3.Scoot DF. Recognition and diagnostic aspects of nonepileptic seizures. In: Riley TL, Roy A, editors. Pseudoseizures, Baltimore, Williams and Wilkins Co.; 1982. p. 21-34.  Back to cited text no. 3      
4.Gates JR, Ramani V, Whalen S, Lowenson RN. Ictal characteristics of pseudoseizures. Arch Neurol 1985;42:1183-7.  Back to cited text no. 4      
5.Rowan AJ, Ramsay RE, Collins JF, Pryor F, Boardman KD, Uthman BM, et al. New onset geriatric epilepsy: A randomized study of gabapentin, lamotrigine, and carbamazepine. Neurology 2005;64:1868-73.  Back to cited text no. 5      
6.Duncan R, Oto M, Martin E, Pelosi A. Late onset psychogenic nonepileptic attacks. Neurology 2006;66:1620-1.  Back to cited text no. 6      
7.McBride AE, Schih TT, Hirsch LJ. Video-EEG monitoring in elderly: A review of 94 patients. Epilepsia 2002;43:165-9.  Back to cited text no. 7      
8.Kellinghaus C, Loddenkemper T, Dinner DS, Lachwani D, Luders HO. Non-epileptic seizures of the elderly. J Neurol 2004;251:704-9.  Back to cited text no. 8      
9.Shen W, Bowman ES, Markand ON. Presenting the diagnosis of pseudoseizure. Neurology 1990;40:1478-9.  Back to cited text no. 9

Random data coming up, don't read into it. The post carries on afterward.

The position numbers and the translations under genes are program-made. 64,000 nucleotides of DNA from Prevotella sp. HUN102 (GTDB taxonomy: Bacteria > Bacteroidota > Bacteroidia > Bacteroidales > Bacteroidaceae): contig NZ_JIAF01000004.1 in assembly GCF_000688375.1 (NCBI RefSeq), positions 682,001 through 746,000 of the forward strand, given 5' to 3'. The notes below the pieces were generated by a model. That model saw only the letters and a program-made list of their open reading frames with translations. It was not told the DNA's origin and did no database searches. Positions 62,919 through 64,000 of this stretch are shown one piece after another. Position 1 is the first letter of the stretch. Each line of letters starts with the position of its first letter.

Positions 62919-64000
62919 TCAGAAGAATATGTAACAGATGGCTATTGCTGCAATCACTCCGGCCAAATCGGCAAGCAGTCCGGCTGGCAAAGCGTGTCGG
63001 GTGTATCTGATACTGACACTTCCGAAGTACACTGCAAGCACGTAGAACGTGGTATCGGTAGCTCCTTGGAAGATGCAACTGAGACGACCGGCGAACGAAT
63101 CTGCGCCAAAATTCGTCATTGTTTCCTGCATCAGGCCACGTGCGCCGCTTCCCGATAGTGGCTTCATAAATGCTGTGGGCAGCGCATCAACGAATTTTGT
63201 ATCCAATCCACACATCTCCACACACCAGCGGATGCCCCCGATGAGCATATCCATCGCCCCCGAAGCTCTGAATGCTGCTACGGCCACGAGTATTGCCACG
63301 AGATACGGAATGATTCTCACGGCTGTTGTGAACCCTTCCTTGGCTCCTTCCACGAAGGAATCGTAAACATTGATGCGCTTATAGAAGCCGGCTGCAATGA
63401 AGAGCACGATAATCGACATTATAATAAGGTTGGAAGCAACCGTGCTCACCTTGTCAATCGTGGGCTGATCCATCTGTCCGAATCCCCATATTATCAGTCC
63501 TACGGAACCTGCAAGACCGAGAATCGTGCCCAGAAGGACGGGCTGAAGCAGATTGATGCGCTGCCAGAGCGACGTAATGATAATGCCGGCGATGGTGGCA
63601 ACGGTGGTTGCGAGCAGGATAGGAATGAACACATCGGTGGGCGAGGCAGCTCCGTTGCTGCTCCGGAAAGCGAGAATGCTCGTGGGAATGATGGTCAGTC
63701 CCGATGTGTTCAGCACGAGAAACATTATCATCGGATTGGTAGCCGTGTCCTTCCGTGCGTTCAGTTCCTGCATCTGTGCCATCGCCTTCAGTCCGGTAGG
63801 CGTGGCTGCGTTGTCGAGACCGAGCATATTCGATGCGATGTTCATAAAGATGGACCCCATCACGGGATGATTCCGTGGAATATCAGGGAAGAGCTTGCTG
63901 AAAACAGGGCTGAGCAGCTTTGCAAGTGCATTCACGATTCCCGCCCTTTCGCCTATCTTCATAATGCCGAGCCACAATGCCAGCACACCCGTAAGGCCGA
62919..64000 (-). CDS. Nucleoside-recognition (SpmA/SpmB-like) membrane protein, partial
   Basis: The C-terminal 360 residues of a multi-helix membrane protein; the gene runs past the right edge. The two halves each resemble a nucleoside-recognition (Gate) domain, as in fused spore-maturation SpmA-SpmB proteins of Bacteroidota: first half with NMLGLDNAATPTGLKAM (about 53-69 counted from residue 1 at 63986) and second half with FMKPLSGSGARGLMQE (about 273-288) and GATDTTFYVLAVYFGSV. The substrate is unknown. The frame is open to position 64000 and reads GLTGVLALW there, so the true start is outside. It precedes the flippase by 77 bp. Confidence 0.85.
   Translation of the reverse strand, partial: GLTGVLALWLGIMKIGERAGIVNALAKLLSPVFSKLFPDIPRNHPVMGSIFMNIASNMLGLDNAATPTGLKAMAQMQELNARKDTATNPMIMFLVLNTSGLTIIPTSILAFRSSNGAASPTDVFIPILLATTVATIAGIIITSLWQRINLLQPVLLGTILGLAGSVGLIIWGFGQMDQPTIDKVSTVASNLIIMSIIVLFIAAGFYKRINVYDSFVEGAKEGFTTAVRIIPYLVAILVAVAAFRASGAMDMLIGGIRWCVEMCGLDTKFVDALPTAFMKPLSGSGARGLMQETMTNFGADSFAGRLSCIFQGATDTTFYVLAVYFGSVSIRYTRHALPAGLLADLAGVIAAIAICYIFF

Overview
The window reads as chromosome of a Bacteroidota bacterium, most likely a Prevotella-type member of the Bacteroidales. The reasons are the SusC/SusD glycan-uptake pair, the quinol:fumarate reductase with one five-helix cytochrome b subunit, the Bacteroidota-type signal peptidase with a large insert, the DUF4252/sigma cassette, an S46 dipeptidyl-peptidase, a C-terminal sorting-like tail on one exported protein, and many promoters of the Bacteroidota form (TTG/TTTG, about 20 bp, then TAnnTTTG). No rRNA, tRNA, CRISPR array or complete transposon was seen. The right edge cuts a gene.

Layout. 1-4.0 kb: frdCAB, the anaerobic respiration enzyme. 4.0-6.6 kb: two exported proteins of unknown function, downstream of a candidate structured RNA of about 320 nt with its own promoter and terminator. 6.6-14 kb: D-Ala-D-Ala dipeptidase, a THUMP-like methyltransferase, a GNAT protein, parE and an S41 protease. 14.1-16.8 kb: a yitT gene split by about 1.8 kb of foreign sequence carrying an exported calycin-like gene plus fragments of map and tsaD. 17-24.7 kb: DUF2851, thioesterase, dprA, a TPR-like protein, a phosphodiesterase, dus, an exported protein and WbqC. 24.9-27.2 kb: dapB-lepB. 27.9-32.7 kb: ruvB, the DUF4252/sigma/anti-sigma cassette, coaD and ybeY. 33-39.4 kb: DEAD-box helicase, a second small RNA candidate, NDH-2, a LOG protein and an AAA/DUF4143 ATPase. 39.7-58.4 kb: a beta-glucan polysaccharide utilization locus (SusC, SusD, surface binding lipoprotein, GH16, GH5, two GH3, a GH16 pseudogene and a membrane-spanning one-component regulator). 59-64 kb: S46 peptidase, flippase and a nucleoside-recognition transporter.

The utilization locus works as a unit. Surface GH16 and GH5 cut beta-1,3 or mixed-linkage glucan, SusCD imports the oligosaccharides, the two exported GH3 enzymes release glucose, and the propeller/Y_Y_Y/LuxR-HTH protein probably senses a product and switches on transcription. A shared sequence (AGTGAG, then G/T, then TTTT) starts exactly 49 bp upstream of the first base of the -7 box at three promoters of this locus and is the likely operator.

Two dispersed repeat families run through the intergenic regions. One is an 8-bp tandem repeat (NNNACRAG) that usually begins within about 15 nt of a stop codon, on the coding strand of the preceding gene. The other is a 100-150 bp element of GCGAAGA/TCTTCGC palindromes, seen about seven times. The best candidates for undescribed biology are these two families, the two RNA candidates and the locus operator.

10.Brown MC, Levin BE, Ramsay E, Katz DA, Duchowny MS. Characteristics of patients with nonepileptic seizures. J Epilepsy 1991;4:225-9.  Back to cited text no. 10      
11.Alper K, Devinsky O, Perrine K, Vazquez B, Luciano D. Nonepileptic seizures and childhood sexual and physical abuse. Neurology 1993;43:1950-3.  Back to cited text no. 11  [PUBMED]    
12.Derry PA, McLahlan RS. The MMPI-2 as an adjunct to the diagnosis of pseudoseizures. Seizure 1996;5:35-40.  Back to cited text no. 12      
13.Rosenberg HJ, Rosenberg SD, Williamson PD, Wolford GL. A comparative study of trauma and posttraumatic stress disorder prevalence in epilepsy patients and psychogenic nonepileptic seizure patients. Epilepsia 2000;41:447-52.  Back to cited text no. 13      
14.Drury I, Selwa LM, Schuh LA, Kapur J, Varma N, Beydoun A, et al. Value of inpatient diagnostic CCTV-EEG monitoring in the elderly. Epilepsia 1999;40:1100-2.  Back to cited text no. 14      
15.Gates JR. Epidemiology and classification of non-epileptic events. In: Gates JR, Rowan AJ, editors. Nonepileptic seizures. Boston: Butterworth Heinemann; 2000. p. 3-14.  Back to cited text no. 15